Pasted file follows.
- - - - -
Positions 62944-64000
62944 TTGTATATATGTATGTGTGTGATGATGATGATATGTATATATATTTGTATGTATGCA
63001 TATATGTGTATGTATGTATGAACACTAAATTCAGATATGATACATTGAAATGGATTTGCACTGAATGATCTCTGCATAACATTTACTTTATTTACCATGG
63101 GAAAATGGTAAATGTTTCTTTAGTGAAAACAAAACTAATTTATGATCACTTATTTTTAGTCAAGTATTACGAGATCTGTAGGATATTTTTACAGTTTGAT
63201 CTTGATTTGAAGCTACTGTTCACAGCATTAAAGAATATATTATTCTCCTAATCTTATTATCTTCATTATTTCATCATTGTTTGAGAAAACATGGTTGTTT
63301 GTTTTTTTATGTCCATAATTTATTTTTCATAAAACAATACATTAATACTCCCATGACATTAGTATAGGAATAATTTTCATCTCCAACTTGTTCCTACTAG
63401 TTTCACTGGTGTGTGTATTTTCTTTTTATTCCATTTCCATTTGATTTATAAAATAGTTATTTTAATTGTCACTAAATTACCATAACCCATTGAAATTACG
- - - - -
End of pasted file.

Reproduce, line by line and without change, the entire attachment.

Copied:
Positions 62944-64000
62944 TTGTATATATGTATGTGTGTGATGATGATGATATGTATATATATTTGTATGTATGCA
63001 TATATGTGTATGTATGTATGAACACTAAATTCAGATATGATACATTGAAATGGATTTGCACTGAATGATCTCTGCATAACATTTACTTTATTTACCATGG
63101 GAAAATGGTAAATGTTTCTTTAGTGAAAACAAAACTAATTTATGATCACTTATTTTTAGTCAAGTATTACGAGATCTGTAGGATATTTTTACAGTTTGAT
63201 CTTGATTTGAAGCTACTGTTCACAGCATTAAAGAATATATTATTCTCCTAATCTTATTATCTTCATTATTTCATCATTGTTTGAGAAAACATGGTTGTTT
63301 GTTTTTTTATGTCCATAATTTATTTTTCATAAAACAATACATTAATACTCCCATGACATTAGTATAGGAATAATTTTCATCTCCAACTTGTTCCTACTAG
63401 TTTCACTGGTGTGTGTATTTTCTTTTTATTCCATTTCCATTTGATTTATAAAATAGTTATTTTAATTGTCACTAAATTACCATAACCCATTGAAATTACG